Walker defends policies for minority namings

February 15, 1993|By New York Times News Service

PHOENIX, Ariz. -- LeRoy Walker, the first black president of the United States Olympic Committee, yesterday found himself in the uncomfortable position of defending the organization's appointment policies toward minority-group members and women.

As a relatively uneventful USOC board of directors meeting neared its close, Evie Dennis, superintendent of the Denver school district and an assistant to the USOC president, attacked Walker and the board for failing to fill committee chairs, and other power positions, with blacks or women.

"You look in this room, you see white males," Dennis said. "I said this back in the '70s, and we've only picked up a few black members since then.

"It seems to me the committee thinks naming a black president is all it's got to do," Dennis said.

The USOC board of directors has 99 voting members. Of those, 24 are women and 11 are black (including two of the women). On the 21 committees for 1993 through 1996, there are four chairwomen, a sub-committee chairwoman and no black committee chairmen. Three chairmen will be named within the next two weeks, and Walker said he was trying very hard to fill them with minority members or women.

"You have to tell me who they are first," Walker said, referring to potential black candidates. "It's a high priority, but unfortunately, I didn't get enough help yet."

Walker said he was seeking minority and women candidates from several available sources: members of the executive committee, staff members, members of the board and members of the Athletes Advisory Council. Walker displayed nomination forms, in which candidates were to be coded according to race and gender.

"This would have been illegal a few years ago," he said, of the classification system he is trying to employ. "Now, they have to tell me who these people are, or I send them back the forms. I think the committee members are getting the message."

Dennis, however, said she had submitted a list of possible minority hires to Walker for several posts.

"I just hate to see this organization slip back," Dennis said. "Dr. Walker has to do more."

Alpha Alexander, who is black, is a sub-committee chairwoman for competitive grants. Alexander said she believed Walker was working to improve the representation by minority members, but Alexander said she was still concerned about what she called "the good-old boy network."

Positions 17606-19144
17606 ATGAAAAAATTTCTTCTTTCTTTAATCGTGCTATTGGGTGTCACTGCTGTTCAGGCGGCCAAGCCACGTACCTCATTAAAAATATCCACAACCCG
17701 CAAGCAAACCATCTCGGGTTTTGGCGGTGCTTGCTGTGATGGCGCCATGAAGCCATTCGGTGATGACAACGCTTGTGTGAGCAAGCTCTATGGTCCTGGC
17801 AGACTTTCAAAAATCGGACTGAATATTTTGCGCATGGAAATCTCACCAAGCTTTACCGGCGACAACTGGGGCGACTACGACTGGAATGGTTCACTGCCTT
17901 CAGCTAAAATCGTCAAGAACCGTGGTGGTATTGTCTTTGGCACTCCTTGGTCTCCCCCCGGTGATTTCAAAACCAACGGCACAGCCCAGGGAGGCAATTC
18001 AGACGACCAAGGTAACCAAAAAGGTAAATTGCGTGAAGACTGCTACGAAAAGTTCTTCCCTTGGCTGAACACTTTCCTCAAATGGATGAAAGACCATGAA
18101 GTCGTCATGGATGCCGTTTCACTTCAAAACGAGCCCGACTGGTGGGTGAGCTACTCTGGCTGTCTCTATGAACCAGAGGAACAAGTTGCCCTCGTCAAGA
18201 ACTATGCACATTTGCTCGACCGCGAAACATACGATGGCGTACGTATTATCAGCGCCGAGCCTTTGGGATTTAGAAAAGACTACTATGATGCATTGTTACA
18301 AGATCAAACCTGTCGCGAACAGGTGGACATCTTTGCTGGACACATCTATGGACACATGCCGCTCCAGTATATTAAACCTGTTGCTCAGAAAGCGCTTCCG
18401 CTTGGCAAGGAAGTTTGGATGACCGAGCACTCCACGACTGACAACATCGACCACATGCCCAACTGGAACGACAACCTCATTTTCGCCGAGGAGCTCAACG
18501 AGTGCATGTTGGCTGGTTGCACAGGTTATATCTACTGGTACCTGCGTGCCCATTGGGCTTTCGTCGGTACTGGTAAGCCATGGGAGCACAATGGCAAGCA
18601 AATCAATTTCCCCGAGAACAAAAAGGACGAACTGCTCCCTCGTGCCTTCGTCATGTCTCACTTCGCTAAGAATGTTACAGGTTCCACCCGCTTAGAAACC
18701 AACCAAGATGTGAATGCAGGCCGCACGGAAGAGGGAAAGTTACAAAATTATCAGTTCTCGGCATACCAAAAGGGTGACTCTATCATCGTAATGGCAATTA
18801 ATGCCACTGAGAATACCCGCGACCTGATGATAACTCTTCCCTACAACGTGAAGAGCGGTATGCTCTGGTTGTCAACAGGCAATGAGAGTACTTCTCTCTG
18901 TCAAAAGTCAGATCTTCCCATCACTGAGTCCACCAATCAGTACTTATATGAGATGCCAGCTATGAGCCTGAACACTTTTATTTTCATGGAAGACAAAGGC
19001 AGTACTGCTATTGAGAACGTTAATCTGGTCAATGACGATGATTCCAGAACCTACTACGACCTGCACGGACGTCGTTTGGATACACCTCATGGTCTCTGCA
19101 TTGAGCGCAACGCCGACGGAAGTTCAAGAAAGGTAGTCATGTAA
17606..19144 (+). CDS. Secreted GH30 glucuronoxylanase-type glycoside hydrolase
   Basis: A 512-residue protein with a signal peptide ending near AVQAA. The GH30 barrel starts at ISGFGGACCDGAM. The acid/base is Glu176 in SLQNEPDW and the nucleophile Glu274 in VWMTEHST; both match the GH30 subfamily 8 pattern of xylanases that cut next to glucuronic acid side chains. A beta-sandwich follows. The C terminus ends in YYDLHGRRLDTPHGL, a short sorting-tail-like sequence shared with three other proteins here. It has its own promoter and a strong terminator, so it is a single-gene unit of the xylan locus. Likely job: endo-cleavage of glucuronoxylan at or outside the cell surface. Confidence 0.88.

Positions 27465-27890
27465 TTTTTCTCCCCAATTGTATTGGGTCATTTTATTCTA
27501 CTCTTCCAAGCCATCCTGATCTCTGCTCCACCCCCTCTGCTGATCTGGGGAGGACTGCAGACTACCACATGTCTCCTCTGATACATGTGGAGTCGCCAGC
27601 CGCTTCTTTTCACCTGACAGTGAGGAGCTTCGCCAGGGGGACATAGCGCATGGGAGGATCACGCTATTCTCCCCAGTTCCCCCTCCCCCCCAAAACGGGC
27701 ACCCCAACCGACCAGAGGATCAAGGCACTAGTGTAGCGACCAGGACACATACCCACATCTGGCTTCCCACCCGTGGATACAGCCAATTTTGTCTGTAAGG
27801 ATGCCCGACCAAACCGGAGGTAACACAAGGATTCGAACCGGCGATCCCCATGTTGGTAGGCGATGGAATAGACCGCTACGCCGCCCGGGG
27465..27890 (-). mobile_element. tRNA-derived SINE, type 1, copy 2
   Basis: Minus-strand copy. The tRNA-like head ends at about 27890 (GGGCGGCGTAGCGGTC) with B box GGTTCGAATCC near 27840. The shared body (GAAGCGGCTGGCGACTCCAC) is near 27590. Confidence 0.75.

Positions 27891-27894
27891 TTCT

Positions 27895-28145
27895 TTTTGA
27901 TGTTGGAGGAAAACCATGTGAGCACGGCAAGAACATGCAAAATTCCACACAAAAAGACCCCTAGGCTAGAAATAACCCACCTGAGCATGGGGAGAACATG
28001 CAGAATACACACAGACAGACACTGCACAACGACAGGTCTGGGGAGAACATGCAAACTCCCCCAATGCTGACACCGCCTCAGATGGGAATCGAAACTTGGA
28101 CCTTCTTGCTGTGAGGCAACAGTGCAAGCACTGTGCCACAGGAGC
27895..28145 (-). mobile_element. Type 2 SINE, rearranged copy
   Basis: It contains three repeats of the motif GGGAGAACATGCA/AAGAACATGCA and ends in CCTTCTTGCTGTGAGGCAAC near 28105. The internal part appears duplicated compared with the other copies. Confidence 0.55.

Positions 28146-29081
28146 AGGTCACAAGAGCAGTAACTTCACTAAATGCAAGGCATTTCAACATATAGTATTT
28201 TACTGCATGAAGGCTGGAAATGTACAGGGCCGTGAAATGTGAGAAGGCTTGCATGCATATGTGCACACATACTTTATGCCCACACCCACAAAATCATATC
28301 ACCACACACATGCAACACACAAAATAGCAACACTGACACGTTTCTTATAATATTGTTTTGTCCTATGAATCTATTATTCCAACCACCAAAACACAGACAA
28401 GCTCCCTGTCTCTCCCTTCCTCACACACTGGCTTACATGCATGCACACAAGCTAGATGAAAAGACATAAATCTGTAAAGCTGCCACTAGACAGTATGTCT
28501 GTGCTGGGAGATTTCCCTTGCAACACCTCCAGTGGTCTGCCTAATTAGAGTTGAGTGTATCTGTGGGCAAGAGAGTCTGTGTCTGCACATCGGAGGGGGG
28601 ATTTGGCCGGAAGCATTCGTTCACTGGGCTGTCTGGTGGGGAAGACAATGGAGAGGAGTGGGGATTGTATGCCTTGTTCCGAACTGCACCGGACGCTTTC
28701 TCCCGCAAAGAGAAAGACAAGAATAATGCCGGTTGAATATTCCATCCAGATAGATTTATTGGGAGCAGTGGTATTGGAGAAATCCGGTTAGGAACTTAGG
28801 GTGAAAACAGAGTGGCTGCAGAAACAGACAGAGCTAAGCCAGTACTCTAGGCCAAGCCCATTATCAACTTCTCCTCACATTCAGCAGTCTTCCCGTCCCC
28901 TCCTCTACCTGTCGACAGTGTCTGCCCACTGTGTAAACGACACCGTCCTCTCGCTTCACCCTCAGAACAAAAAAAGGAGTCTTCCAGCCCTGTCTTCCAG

"This is 1993, and the Olympic Committee has to be a reflection of society," Alexander said. "Just because Dr. Walker is the first black president, that shouldn't take care of that group. They keep saying women and minorities are coming, but is it going to happen?"

Alexander had been one of the sponsors who successfully nominated Andrew Young and Arthur Ashe as public-sector members of the committee. Alexander said she came to the meetings in Phoenix saddened by the death of Ashe, but vowed to work to replace him with another black member. Alexander said she planned to nominate Rachel Robinson, the widow of Jackie Robinson, for Ashe's vacant post.

In other matters, the USOC reported record projected revenues for the 1993-96 quadrennium at $388 million, and surpluses projected in the tens of millions.

The committee expressed a commitment to the San Diego training center, and a capital campaign to raise $21.5 million to complete renovations under way at the Colorado Springs Olympic training center.

The Atlanta Committee for the Olympic Games, however, was less optimistic. Charles Battle, executive vice president for the group, admitted that his organization had overestimated the amount of early interest and sponsorship money the 1996 Games would attract in 1992, a year with the Olympics in Albertville, France, and Barcelona, Spain.

The Atlanta group has lowered its projected profits to about $16 million for the 1996 Games, but Battle said the organization has nearly completed political and economic deals that would allow the ambitious Olympic Stadium to be built, at a cost to organization of $207 million.

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